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The Importance of “The Follow-Up” In Medical Practice Marketing

By Stewart Gandolf, Chief Executive Officer

man holding a breifcase taking a leapA few years ago, my dentist retired and I scheduled my first visit with a dentist who had become a client. After my first appointment, he personally made a follow-up phone call to see if everything met my expectations in the first visit. (It was a step in his new medical practice marketing plan.)

Though the call only lasted about a minute, I was so surprised that he took the time to follow-up that I must have told five people about it—with a glowing testimonial in each retelling. As a reflection of the “patient experience,” it was a gold star move.

Is the follow-up a step in the plan?

Just about every healthcare provider situation—from hospitals to private practices—can take a lesson from dentists about the importance of “the follow-up.” It’s an often forgotten touch point for keeping in touch, and a vital step in a comprehensive medical practice marketing program.

How many ways can you use the follow-up step in appointments, new patients, elective surgery follow-up visits, lap-band surgery, breast augmentation or reductions, LASIK and laparoscopic procedures?

Follow-up with patients about new medication instructions can also be of critical importance to compliance and outcomes. As an example, a study by Michael J. Maniaci, MD of the Mayo Clinic reviewed the of charts of 172 patients discharged after being prescribed a new medication. Of the survey respondents:

  • 86% were aware that they had been prescribed new medications.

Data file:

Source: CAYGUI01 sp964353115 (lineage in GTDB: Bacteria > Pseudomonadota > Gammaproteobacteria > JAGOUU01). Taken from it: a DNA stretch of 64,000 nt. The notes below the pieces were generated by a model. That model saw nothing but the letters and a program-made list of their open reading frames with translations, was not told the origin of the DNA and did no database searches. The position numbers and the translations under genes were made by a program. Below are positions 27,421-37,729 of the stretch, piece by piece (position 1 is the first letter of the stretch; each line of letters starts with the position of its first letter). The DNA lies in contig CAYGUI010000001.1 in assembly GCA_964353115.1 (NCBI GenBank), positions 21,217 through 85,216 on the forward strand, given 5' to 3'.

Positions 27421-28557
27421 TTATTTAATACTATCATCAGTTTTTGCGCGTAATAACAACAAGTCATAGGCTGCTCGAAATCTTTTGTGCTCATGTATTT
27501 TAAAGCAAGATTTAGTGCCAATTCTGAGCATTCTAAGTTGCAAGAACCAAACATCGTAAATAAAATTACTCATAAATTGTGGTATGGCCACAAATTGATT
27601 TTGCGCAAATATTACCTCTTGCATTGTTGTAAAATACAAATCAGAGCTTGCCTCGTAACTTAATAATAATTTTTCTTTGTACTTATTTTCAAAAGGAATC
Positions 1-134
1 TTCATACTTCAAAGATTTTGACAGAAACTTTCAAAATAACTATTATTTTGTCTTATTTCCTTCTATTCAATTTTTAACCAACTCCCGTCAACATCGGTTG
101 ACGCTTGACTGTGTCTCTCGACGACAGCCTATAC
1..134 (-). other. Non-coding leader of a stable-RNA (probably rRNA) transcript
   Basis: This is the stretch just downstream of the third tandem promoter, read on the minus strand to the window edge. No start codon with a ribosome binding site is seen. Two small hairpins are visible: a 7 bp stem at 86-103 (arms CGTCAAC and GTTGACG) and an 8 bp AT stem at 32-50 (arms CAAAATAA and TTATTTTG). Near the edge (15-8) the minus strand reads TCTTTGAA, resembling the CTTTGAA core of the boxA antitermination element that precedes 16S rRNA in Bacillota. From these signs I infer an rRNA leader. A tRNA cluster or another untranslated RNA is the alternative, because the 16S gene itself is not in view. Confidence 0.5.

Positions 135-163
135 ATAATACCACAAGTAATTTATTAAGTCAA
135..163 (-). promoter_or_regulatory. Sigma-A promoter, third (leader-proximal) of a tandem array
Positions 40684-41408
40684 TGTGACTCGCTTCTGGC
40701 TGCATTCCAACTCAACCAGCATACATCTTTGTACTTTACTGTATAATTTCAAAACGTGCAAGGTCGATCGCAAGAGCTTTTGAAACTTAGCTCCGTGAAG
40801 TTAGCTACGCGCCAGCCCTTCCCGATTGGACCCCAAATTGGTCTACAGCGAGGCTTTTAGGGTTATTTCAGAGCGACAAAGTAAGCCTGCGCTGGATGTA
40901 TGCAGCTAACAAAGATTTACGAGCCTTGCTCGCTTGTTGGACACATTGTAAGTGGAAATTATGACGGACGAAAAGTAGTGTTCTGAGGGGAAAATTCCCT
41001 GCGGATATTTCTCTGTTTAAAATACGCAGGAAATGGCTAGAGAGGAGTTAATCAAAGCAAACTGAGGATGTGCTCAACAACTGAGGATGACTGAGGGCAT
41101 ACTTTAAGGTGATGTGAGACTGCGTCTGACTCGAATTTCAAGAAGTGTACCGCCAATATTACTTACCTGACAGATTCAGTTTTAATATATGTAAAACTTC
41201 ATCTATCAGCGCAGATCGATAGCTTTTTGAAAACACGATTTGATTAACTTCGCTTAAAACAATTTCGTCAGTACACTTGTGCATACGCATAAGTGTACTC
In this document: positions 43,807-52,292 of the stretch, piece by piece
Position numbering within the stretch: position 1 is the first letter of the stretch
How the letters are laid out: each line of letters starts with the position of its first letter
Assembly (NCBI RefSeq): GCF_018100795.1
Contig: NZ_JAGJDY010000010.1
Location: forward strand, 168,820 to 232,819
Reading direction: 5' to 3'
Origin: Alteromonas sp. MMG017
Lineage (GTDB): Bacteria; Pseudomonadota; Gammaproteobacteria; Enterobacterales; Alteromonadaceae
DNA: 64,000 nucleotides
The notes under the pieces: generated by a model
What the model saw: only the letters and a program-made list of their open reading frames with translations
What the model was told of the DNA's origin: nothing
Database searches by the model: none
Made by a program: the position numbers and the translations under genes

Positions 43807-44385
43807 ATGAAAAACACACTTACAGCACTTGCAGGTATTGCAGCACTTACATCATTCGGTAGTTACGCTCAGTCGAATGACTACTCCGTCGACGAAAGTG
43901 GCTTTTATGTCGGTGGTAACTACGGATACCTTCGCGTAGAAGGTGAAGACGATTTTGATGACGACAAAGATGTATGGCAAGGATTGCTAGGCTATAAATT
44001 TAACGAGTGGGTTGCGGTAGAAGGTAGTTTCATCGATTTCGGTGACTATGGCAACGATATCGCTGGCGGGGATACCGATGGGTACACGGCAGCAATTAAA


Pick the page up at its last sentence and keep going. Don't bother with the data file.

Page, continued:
• Fewer could identify the name (64%) or number (74%) of their new medications or their dosages (56%), the schedule to take them (68%), or the purpose of the prescription (64%).
  • Only 22% could name at least one adverse effect.
  • Only 11% could recall being told of any adverse effects.

5 Ways To Follow-Up With Patients.

We know that running a vibrant practice may not offer you the time to keep in touch personally with each patient after each visit or procedure. So, as idea starters, here are five proven ways to follow-up with patients and build a reputation for great service as part of a medical practice marketing plan:

  • Send a thank you email when they complete their next visit.
  • Send an email reminder before their next appointment.
  • Send an email offering a brief Satisfaction Survey.
  • Send a periodic email newsletter with tips about improving their health through diet, exercise, new products, research or other information.
  • Have your front office call new clients to ask how they liked their first appointment with their new medical practice or dentist.

Your situation may require something different than this list of options, so invent your own approach. The value of "the follow-up" is in making an unexpected, positive contact.

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